An Outpost in the Infinite Library

An Outpost in the Infinite Library

See full issue for 2018 11-05

“It's amazing that a man who is dead can talk to people through these pages. As long as this books survives, his ideas live.” ― Christopher Paolini, Eragon

Seven years ago I helped start Underground Book Reviews with Amy Biddle and a few other writers. I needed a platform to sell my book, and I thought being part of a book review blog might help. As an author platform, it didn’t work out too well, but it was priceless as an education on writing and the publishing industry.

As submissions editor, dozens of books from just about every genre would pour into my inbox every week. My job was to initially screen them for basic quality before our reviewers got a look at them. If you submitted your book to us, then I read your pitch, sample, and sometimes I even glanced at your cover. If your book really caught my attention, I’d review it myself. In that time I learned some amazing lessons.

Underground Book Reviews taught me a great deal about authors. Authors don’t write books, they give birth to them. Sometimes they have lots of kids, and sometimes they only have one. Their stories are their kids, and people have kids for all sorts of reasons. Some writers just want the title “author.” Some writers have only one story to tell, and they must get it on paper before it drives them crazy. Some writers worship a genre, and spend all their energy creating books within its narrow confines. Other writers worship famous authors, and work to emulate their books. A few writers seek creative excellence, and study the art of creative writing with fervor as part of a lifelong pursuit. Many writers are voracious readers, and simply took the step of undertaking writing themselves. Some writers just want to get rich and famous. And, like parents, some authors get drunk one night, and wake up in the morning and realize they started a novel. When a parent sends their kid into the world they don’t want them to get lost, to be forgotten or to be called ugly. For seven years at Underground Book Reviews, we did our best to treat your “kids” with care and respect.

Underground Book Reviews taught me a lot about the literary market, namely that literature is a lot like food. Once I figured this out, predicting book sales suddenly became a lot easier. It got to the point where I could read the pitch, read the sample, take a quick look at the cover and publishing date and come up with a fairly accurate guess as to where it would be on the Amazon Kindle sales chart. Here’s what I mean: If people like burgers, they go to burger joints. If they like Italian food, they go to Italian restaurants. Everyone has a favorite food, and most (not all) would rather eat mediocre cuisine in their favorite category than take a chance on something new, or revisit a bad experience. Why? Food fulfills fundamental needs, both biological and emotional. Food also gives comfort. Books also fill fundamental human intellectual, emotional and spiritual needs. Books give comfort. Readers will select a mediocre, or even bad novel, in the genre they love before they ever pick up an excellent book in a genre they are not familiar with. If I want a steak, I’m going to drive around until I find a steak place. If I want a sci-fi novel, I’m going to browse until I find one. You may have written the best literary fiction novel in the world, but if most people want a YA love story, that’s what they’re going to buy. It takes a special book and a trusted recommendation for most readers to transcend genre. We began to realize this early at UBR, and strove to identify novels that not only excelled in their genres, but those that transcended genre. Let me put it another way, if I’m going to take you to your first Thai restaurant, it better be damn good Thai food. At UBR, we tried to find the good Thai food, so to speak.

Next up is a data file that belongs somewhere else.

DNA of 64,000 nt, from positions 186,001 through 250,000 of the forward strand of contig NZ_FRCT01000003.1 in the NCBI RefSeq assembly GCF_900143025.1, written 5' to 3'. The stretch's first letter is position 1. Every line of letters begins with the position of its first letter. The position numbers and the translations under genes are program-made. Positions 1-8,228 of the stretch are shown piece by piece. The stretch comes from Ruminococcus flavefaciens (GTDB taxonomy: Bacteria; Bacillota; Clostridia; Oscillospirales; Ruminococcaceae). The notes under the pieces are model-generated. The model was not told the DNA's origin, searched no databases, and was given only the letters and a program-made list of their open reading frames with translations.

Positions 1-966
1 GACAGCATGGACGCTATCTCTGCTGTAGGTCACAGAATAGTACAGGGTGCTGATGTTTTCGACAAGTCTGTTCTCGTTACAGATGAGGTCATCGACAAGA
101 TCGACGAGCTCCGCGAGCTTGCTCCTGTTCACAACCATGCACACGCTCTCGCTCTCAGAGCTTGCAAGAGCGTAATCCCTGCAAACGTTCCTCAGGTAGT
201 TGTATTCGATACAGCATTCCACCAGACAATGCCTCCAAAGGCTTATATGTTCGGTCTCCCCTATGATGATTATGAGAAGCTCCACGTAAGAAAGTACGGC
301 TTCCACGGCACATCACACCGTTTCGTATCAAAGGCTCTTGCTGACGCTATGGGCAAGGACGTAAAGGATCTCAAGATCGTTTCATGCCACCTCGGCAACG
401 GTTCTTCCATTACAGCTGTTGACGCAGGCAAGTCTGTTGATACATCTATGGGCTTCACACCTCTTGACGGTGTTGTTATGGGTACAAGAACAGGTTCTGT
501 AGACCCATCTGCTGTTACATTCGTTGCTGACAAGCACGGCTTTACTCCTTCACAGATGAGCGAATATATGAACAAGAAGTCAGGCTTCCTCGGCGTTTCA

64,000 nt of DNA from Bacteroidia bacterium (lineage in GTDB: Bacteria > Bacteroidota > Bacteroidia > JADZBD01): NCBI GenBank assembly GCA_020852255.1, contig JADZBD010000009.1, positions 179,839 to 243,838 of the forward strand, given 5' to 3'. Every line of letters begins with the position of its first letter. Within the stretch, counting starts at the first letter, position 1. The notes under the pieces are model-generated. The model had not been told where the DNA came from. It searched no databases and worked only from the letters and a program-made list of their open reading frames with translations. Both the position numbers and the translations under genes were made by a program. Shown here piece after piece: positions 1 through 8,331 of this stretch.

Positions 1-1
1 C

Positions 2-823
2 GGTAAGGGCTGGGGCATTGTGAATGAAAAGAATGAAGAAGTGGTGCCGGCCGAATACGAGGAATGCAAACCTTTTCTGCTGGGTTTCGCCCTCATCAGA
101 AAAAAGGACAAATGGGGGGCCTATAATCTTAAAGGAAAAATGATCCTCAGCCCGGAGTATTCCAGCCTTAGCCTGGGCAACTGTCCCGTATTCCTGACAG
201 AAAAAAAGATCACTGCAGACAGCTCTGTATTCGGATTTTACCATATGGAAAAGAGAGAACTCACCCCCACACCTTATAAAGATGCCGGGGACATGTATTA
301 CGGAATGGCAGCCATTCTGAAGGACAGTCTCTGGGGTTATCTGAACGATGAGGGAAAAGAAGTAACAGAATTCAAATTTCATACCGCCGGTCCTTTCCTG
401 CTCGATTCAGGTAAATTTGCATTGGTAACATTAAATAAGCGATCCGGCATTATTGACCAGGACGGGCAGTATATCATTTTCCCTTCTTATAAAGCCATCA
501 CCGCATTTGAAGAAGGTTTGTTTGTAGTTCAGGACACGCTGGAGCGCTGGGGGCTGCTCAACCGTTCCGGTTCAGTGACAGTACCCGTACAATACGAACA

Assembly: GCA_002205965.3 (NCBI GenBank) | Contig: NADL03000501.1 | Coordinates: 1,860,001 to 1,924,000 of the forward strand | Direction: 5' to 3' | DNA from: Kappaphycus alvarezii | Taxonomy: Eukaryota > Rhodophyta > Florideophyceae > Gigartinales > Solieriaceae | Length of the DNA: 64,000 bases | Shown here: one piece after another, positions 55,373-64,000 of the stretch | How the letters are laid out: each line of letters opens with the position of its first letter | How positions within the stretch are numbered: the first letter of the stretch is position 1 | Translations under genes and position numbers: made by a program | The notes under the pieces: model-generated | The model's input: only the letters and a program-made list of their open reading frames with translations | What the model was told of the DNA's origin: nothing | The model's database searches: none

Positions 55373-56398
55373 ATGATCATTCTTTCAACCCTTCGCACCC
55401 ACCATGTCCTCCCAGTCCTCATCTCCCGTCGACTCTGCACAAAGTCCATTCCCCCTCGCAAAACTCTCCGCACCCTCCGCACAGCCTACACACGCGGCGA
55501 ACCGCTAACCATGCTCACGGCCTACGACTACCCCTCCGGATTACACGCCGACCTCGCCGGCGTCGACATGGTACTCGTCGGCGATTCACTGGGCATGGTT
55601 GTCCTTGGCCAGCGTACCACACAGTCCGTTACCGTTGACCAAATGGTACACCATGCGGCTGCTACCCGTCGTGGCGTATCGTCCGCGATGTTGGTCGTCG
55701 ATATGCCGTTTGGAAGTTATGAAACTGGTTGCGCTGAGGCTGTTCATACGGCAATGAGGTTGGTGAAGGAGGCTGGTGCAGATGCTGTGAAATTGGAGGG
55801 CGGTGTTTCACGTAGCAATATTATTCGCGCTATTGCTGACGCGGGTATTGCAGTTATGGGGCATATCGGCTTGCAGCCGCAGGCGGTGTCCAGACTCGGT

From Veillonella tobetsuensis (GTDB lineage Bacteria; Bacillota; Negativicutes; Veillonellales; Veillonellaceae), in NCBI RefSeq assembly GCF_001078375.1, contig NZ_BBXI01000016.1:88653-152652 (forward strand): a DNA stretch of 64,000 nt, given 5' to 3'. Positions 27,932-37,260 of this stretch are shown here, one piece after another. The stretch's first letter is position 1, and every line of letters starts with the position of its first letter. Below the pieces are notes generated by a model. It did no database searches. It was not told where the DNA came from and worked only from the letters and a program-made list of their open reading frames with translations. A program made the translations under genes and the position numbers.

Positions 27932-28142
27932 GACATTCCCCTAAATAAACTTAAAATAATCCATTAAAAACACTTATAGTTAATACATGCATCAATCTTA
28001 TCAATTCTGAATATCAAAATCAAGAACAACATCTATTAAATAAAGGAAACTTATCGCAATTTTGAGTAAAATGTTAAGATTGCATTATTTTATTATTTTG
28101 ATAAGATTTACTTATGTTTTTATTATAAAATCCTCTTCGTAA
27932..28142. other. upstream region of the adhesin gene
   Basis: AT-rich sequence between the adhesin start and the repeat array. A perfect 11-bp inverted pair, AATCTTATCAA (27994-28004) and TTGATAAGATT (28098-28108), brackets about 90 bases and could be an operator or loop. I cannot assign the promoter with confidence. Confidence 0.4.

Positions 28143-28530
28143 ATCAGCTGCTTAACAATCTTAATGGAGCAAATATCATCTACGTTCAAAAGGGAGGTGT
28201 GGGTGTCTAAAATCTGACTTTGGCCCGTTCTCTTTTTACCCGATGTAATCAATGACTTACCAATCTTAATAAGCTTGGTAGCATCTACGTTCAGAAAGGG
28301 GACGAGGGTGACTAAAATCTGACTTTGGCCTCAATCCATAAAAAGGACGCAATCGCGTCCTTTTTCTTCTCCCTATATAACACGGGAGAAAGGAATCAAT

Underground Book Reviews also taught me the indie book market is flooded and only getting more flooded. When we started in 2011, it was a rare thing to see a book over 1 million on the Kindle rankings. Now it’s not uncommon to see one over 4 or even 5 million. It seems like everyone is a writer. Some see that as a bad thing. I say that is a wonderful thing. Some call this the Digital Age. I say we live in the Creative Age. Simply put, it’s easier to create and share ideas than at any time in human history. Quality literature often doesn’t sell. Bad books sometimes do. That’s life and life isn’t fair, but that’s not important. What’s important is that our books will live on beyond us. If you are an author, your ideas, your stories, will influence those far beyond your physical reach. In the Creative Age, us average humans, we lowly mortals, can achieve a measure of immortality by publishing our indie novels. Yes, the market is flooded, but that’s only if you look at it as a market.

If you look at it as a library, the e-book revolution transforms into something breathtaking. Millions of ideas, stories, books, and compendiums floating like stars in an infinite sky. One merely has to reach out and pluck your story from the Infinite Library and you have changed a life. You made a difference and you will go on making a difference, maybe for as long a humans continue to read.

For a brief time, Underground Book Reviews was there, a small outpost in the Infinite Library, searching for literary diamonds. Thanks to you, our community of authors, we found so many diamonds!

Thank you, Amy Biddle, for being such a great partner on this literary journey. What a ride it’s been!

As for me, I now return to my own literary pursuits. God willing, I have a few more diamonds to polish, a few more stars to put on the shelves of the Infinite Library.

But first, I think I’m going to get some Thai food.

Brian L. Braden
Submission Editor
Indie Author




Brian L. Braden

Visit Brian L. Braden‘s website.